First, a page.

Cairo. Camp is very dull now, and we are more closely confined in it than ever. Not a soldier goes out now except in company with a commissioned officer or on a pass from the general. The latter not one in a thousand can get and the former maybe one in five hundred.
We have no drilling now between 8 a. m. and 7 p. m. on account of the heat; so we have plenty of spare time. If I only had some good books! But I can't send for them now for our colonel keeps us about half excited all the time with a prospect of a move. He says we have two chances: First, if General McClellan suffers anything like a serious repulse in Western Virginia, our whole brigade will move out on two hours' notice. Second, if any reliable reports come of Arkansas troops moving into Missouri, we will double quick over the river and leave the Point to some other troops. The last is the most likely chance. A thousand of our boys went off on the “City of Alton” at dark last night. We don't know where to, but 'tis rumored that they went up the Mississippi 25 miles and then marched back into Missouri 30 miles to intercept a train of wagons loaded with provisions going south. The colonel made them a speech; told them they were sure to have a brush and asked them if they would sustain the credit of the 8th. You should have heard them shout! Only two companies went from our regiment under Lieutenant Colonel Rhoads. The Battallion was under Colonel Morgan. The three year question causes more excitement than every thing else now. Nearly our whole company will go. The most worthless fellows are the ones that will go home. I feel as if my place is here. I know I could not content myself at home, and if I could, every young man with no one depending upon him is needed in the army more than anywhere else. I know I have your approval in this resolve, but I would like to have you tell me so. The Americans in our company think some of seceding, filling up from home with American boys and letting the Dutch now in the company paddle their own canoe. I wonder if we could not get a dozen good strong fellows from Canton. We don't want any poorer men than I am, for we are going to make a crack company.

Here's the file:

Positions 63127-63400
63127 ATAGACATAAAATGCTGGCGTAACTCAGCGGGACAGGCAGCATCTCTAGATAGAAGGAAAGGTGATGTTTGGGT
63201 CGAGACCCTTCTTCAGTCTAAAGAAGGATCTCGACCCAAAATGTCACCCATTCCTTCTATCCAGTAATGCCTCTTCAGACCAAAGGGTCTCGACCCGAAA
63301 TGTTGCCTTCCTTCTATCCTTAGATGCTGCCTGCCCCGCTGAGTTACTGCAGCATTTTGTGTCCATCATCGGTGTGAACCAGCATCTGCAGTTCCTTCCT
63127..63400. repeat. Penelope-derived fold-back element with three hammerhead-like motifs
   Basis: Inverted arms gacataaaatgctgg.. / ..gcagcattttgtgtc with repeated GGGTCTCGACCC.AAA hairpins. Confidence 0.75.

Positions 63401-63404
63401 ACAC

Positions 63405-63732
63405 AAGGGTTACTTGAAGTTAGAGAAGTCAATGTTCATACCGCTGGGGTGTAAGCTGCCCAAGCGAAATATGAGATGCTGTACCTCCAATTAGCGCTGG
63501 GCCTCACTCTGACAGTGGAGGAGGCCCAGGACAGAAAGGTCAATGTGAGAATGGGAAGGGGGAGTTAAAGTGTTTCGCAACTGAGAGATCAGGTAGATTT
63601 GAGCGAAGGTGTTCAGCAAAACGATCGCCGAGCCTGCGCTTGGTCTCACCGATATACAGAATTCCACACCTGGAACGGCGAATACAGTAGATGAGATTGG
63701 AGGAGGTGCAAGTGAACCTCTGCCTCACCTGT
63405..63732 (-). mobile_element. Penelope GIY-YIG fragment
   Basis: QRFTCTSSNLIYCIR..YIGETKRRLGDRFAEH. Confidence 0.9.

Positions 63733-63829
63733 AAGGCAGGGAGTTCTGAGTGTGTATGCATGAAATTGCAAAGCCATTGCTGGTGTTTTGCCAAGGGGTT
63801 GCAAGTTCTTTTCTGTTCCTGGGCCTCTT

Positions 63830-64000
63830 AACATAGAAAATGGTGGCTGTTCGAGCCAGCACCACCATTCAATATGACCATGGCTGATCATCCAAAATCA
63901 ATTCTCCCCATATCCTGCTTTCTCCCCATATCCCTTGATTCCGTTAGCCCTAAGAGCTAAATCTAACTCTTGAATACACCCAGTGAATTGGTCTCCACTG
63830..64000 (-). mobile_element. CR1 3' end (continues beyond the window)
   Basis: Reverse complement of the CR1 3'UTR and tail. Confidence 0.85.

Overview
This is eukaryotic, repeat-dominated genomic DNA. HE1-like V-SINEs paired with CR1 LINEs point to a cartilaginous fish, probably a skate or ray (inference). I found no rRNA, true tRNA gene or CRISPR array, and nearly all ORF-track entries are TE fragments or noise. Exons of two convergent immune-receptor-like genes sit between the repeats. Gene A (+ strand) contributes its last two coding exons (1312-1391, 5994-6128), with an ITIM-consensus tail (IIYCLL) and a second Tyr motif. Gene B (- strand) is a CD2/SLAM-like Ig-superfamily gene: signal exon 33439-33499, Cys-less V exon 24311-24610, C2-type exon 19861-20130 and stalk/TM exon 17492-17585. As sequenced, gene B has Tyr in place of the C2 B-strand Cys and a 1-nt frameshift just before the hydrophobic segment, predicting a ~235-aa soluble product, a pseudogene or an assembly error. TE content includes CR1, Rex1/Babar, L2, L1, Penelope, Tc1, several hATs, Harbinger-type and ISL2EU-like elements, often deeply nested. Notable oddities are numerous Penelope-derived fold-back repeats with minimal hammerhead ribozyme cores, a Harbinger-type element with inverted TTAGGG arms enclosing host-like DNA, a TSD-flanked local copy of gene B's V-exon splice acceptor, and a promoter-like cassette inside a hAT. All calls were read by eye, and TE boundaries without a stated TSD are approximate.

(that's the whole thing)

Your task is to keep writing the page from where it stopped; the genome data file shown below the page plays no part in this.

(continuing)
SOURCE: Charles Wright Wills, Army Life of an Illinois Soldier, p. 19-20